Cervical Cancer Risk Remains High Over Time After Detection Of HPV
NEW YORK (Reuters Health) - The risk of developing high-grade squamous intraepithelial cervical lesions (SILs) remains high over time after women become persistently infected with human papillomavirus (HPV), according to a report in the American Journal of Epidemiology for November 2nd.
But the risk of incident low-grade SIL wanes over time, Dr. Eduardo L. Franco, of McGill University in Montreal, and colleagues report.
Traditional cohort studies have proven that baseline HPV infection predicts cervical cancer, Dr. Franco told Reuters Health. "But we did not know the duration of this predictivity," he added.
Therefore, he and his colleagues analyzed data for 2462 women followed for up to 8 years. Cervical specimens were analyzed in Pap smears and by polymerase chain reaction testing for HPV, and the authors calculated the time dependence of the association between HPV and precancerous conditions.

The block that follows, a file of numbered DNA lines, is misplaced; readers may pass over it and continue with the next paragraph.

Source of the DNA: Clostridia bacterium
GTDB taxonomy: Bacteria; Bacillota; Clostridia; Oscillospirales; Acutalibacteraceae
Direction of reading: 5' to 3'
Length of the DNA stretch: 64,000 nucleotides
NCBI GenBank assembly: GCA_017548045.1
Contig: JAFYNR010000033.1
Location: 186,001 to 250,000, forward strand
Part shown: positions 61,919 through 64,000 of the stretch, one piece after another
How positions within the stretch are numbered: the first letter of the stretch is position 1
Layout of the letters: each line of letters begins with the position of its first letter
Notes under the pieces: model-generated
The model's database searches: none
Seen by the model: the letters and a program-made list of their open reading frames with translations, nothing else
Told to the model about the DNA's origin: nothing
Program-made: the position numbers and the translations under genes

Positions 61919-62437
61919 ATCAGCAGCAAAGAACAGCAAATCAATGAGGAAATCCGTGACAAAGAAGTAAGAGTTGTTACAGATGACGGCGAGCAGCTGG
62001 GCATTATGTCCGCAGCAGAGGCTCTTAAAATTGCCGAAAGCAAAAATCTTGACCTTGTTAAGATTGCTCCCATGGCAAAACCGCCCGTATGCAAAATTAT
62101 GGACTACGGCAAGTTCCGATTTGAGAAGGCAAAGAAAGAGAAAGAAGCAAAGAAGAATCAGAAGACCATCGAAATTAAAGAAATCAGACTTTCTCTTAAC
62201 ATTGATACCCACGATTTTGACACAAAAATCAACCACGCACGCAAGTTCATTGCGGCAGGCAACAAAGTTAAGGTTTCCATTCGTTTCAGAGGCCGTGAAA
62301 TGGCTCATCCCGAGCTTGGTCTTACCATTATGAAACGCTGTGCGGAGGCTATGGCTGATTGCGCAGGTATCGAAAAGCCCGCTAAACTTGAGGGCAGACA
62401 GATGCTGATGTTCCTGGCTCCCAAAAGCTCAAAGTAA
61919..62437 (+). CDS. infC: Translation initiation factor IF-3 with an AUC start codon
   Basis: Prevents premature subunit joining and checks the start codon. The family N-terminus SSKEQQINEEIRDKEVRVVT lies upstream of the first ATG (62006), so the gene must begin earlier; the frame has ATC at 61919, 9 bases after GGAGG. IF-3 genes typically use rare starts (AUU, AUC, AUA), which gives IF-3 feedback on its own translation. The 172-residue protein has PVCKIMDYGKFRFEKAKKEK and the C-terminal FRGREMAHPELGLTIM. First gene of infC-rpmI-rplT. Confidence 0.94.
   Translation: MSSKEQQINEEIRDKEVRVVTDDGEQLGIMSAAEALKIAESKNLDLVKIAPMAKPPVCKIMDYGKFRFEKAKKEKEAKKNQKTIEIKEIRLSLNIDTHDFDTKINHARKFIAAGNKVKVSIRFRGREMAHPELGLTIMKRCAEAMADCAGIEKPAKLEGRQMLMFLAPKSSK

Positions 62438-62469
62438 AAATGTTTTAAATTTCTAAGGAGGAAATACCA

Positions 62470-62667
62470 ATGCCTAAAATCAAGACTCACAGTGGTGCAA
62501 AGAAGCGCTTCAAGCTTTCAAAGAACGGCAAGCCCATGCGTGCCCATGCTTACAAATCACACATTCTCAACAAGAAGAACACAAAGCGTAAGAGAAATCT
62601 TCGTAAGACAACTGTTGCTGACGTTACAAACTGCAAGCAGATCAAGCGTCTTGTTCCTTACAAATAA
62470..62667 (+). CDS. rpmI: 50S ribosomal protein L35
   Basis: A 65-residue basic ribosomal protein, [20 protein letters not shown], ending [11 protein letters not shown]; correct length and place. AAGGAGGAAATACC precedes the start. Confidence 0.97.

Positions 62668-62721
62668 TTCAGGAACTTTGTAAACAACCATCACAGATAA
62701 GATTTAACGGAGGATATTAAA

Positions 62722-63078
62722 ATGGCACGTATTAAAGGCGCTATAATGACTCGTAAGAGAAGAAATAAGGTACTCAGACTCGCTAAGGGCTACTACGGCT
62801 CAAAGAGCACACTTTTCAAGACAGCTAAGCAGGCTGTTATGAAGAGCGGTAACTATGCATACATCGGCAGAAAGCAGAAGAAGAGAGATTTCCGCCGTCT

Their findings show that the combination of HPV testing and Pap smear screening is better than Pap smear screening alone, the report indicates.
"Past practice was for physicians to refer any woman with equivocal cytology results for colposcopy," Dr. Franco explained. Combining the two test results can cut down the number of women at low risk being referred, while more accurately identifying those at high risk.
"If the HPV test comes back negative, and cytology shows atypical squamous cells of unidentified significance, the woman can be told to come back at 6 months and at 12 months and be tested again." He added that, because HPV infections can be transient, a positive HPV test with negative cytology can also be monitored.
"But if the HPV does not revert to negative, or if the cytology results are not normal, then she requires closer follow-up," he said. Physicians might also consider colposcopy, "even in the absence of abnormal cytological results because a high-grade lesion may not be picked up by a routine Pap smear."
For low grade SILs, the age adjusted hazard ratios for the association between HPV at enrollment decreased gradually with time, the investigators report. At 72 months, the hazard ratio was 3.96 for oncogenic HPV, and for nononcogenic types, it was 2.37.
In contrast, the hazard ratio for high-grade SIL remained constant, at 7.15 after 12 months and 6.26 after 72 months for women who tested positive for oncogenic HPV.
Source: Am J Epidemiol 2003;158:878-886. [ Google search on this article ]